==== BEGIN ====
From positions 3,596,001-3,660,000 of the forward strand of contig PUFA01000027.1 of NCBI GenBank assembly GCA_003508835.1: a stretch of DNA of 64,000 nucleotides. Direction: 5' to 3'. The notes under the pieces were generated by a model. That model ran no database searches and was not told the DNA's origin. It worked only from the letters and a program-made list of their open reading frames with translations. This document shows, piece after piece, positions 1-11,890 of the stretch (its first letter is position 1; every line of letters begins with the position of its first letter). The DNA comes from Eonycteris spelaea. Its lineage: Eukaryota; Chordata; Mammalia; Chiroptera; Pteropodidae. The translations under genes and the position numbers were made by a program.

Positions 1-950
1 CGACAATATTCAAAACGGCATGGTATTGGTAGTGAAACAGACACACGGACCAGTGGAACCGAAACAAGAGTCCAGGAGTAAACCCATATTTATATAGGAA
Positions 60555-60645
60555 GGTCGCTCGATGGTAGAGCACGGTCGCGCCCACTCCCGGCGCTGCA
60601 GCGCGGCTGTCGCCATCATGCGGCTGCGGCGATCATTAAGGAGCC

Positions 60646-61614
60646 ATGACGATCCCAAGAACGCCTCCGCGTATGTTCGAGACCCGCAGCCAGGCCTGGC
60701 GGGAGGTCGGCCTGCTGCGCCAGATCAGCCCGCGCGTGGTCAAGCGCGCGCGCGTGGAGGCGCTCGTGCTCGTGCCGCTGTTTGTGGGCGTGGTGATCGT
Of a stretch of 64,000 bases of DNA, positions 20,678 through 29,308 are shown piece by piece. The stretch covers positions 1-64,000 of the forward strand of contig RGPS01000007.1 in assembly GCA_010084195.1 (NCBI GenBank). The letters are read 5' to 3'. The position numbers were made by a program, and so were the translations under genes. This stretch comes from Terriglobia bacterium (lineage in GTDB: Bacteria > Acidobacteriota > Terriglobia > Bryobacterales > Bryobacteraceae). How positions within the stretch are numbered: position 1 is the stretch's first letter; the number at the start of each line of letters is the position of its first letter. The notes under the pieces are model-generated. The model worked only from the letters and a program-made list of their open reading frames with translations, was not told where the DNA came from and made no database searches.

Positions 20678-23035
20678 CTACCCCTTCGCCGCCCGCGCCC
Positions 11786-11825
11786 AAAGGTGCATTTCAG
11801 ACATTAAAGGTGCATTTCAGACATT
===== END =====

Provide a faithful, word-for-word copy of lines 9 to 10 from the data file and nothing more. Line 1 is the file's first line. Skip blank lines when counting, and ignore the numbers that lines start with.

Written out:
60701 GGGAGGTCGGCCTGCTGCGCCAGATCAGCCCGCGCGTGGTCAAGCGCGCGCGCGTGGAGGCGCTCGTGCTCGTGCCGCTGTTTGTGGGCGTGGTGATCGT
Of a stretch of 64,000 bases of DNA, positions 20,678 through 29,308 are shown piece by piece. The stretch covers positions 1-64,000 of the forward strand of contig RGPS01000007.1 in assembly GCA_010084195.1 (NCBI GenBank). The letters are read 5' to 3'. The position numbers were made by a program, and so were the translations under genes. This stretch comes from Terriglobia bacterium (lineage in GTDB: Bacteria > Acidobacteriota > Terriglobia > Bryobacterales > Bryobacteraceae). How positions within the stretch are numbered: position 1 is the stretch's first letter; the number at the start of each line of letters is the position of its first letter. The notes under the pieces are model-generated. The model worked only from the letters and a program-made list of their open reading frames with translations, was not told where the DNA came from and made no database searches.